222. Minutes of the Secretary of State’s Staff Meeting1

[Omitted here are the Summary of Decisions and discussion unrelated to oil.]

Secretary Kissinger: Bill.

Mr. Casey: There is an energy consultation with the Canadians on Tuesday, and I plan to go up with John Love.2

Secretary Kissinger: Can we know what is going to be discussed?

Mr. Casey: The whole range of the energy questions between the two countries—the Alaska pipeline bill.

Secretary Kissinger: But to what end? I am assuming you will discuss energy. But what are we trying to accomplish?

Mr. Casey: Well, we are going to express our displeasure about their policy on energy—export restrictions.

Secretary Kissinger: What are we trying to get them to do?

Mr. Casey: There is no specific action that I know of that we want to get. The last consultation we had with them focused on an emergency arrangement under which we supply oil to their eastern provinces, and they would compensate us by sending stuff down to the mid-west.3 That broke down. We have had no success at all in any kind of energy discussions with them. Their energy ministry takes a tough anti-American line.

The significant thing about this meeting is that it has been broadened. And they suggested the meeting. We suggested a broader meeting.

Secretary Kissinger: I am for the meeting. I have a sort of a horror of palavers for their own sake. When one consults, I am assuming we know what we want. Otherwise, it is just sort of a little tea party.

Mr. Casey: We want them to get on board with us on this oil-sharing deal. We have the same interest and the same reluctance they have. We want them to be singing the same tune as we sing in the OECD. We want to examine with them what adjustment might be desirable from the standpoint of shifting supplies—if their western [Page 619] provinces are cut off, what kind of emergency collaboration we can work out with them. We want to see what we can do to stimulate their production.

Secretary Kissinger: Do we know what we would consider desirable?

Mr. Casey: I know certain things that I consider desirable.

Secretary Kissinger: You know, the problem is nobody seems to know what to do in the energy field.

Mr. Casey: That is right. The first step in knowing what to do is to examine what other people think they can do, too. And see whether there is anything we can do together.

Secretary Kissinger: Chip Bohlen said to me once, “If you don’t know where you are going, any road will get you there.”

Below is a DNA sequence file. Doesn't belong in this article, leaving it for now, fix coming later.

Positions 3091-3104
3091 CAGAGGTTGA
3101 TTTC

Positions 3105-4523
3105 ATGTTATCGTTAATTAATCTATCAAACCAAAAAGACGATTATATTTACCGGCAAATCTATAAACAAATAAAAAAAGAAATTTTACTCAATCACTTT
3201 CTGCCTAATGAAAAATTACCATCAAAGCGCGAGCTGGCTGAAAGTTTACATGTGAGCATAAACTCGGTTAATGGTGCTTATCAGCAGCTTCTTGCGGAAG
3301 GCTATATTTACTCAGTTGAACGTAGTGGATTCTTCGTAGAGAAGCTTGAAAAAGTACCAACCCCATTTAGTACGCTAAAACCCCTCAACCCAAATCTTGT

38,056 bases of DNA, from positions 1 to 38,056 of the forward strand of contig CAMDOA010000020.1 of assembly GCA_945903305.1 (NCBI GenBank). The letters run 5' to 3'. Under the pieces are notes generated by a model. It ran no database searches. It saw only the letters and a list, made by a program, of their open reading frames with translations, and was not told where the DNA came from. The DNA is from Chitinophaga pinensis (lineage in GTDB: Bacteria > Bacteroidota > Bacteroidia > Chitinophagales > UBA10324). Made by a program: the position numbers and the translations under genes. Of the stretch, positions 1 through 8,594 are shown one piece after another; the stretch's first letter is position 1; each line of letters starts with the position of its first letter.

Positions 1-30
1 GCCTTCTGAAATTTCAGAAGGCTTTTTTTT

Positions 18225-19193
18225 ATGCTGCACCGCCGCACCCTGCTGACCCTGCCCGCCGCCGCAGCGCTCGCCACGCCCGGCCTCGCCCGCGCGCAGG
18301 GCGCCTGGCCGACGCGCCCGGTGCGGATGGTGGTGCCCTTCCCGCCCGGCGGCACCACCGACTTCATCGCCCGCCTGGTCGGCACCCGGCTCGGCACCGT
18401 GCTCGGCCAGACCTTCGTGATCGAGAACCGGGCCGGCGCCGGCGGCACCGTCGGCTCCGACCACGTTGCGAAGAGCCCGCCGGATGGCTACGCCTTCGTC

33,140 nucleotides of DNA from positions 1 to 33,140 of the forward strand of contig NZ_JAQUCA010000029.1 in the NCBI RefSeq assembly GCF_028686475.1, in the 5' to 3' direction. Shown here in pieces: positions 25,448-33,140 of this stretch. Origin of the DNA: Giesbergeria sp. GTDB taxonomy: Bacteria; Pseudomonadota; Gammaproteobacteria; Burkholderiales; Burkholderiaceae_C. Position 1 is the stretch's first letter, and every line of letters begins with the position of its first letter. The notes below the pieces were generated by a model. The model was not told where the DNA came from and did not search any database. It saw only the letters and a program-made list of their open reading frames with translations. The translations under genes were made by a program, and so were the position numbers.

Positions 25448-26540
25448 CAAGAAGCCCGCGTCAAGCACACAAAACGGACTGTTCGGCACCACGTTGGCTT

Mr. Casey: It isn’t that bad, Henry. We really ought to see what we can do in the Athabaska tar sands. Here is a resource as big as the Middle East. We have some American companies up there. This is probably the most economic source of supplementary energy. The Canadians want our capital. We ought to be intensifying an effort to do something beyond what is going on now in the tar sands. And there is an agenda, and it covers the whole range of common interest in energy. The Alaska pipeline bill mandates us to start talking to them about a Mackenzie Valley oil pipeline. We will begin that on Tuesday.4

Secretary Kissinger: I am for the consultation. What are we doing at the OECD meeting?5

Mr. Casey: At the OECD meeting, we are listening.

Secretary Kissinger: Okay.

Mr. Casey: There are no proposals.

Mr. Rush: You will get a paper on it today.6

Mr. Casey: The other thing in energy—Senator Jackson is holding an executive committee hearing on Wednesday. It is a panel kind of thing. He would like you to attend. I don’t think you want to attend.

Secretary Kissinger: I have no intention of attending. I will be in China—Japan—somewhere.

Mr. Casey: Well, he has come up with this National Emergency Petroleum Act, which is pretty much based on the Treasury’s contingency plans.7 He just took all the ideas and threw them into a bill in about three days. He wants reactions to that. He wants to know about [Page 620] the Administration’s contingency plans. He wants an updating on what is happening in oil in the Middle East.

Secretary Kissinger: But can you do it, or Ken and you?

Mr. Rush: Yes.

Secretary Kissinger: You will be back from Canada.

Mr. Casey: Yes.

Secretary Kissinger: Between you two. I certainly will not do it—even if I put off my departure for China.

[Omitted here is discussion unrelated to oil.]

  1. Source: National Archives, RG 59, Transcripts of Secretary of State Kissinger’s Staff Meetings, 1973–1977, Box 720, Secretary’s Staff Meetings 9/73–10/73. Secret. According to an attached list, the following people attended the meeting: Kissinger, Rush, Porter, Tarr, Bowdler, Casey, Sisco, Hummel, Newsom, Springsteen, Pickering, and Lord.
  2. See footnote 7, Document 221.
  3. See Document 168.
  4. October 23.
  5. See footnote 2, Document 220.
  6. See footnote 3, Document 221.
  7. Presumably a reference to the October 14 memorandum from Love; see footnote 2, Document 214.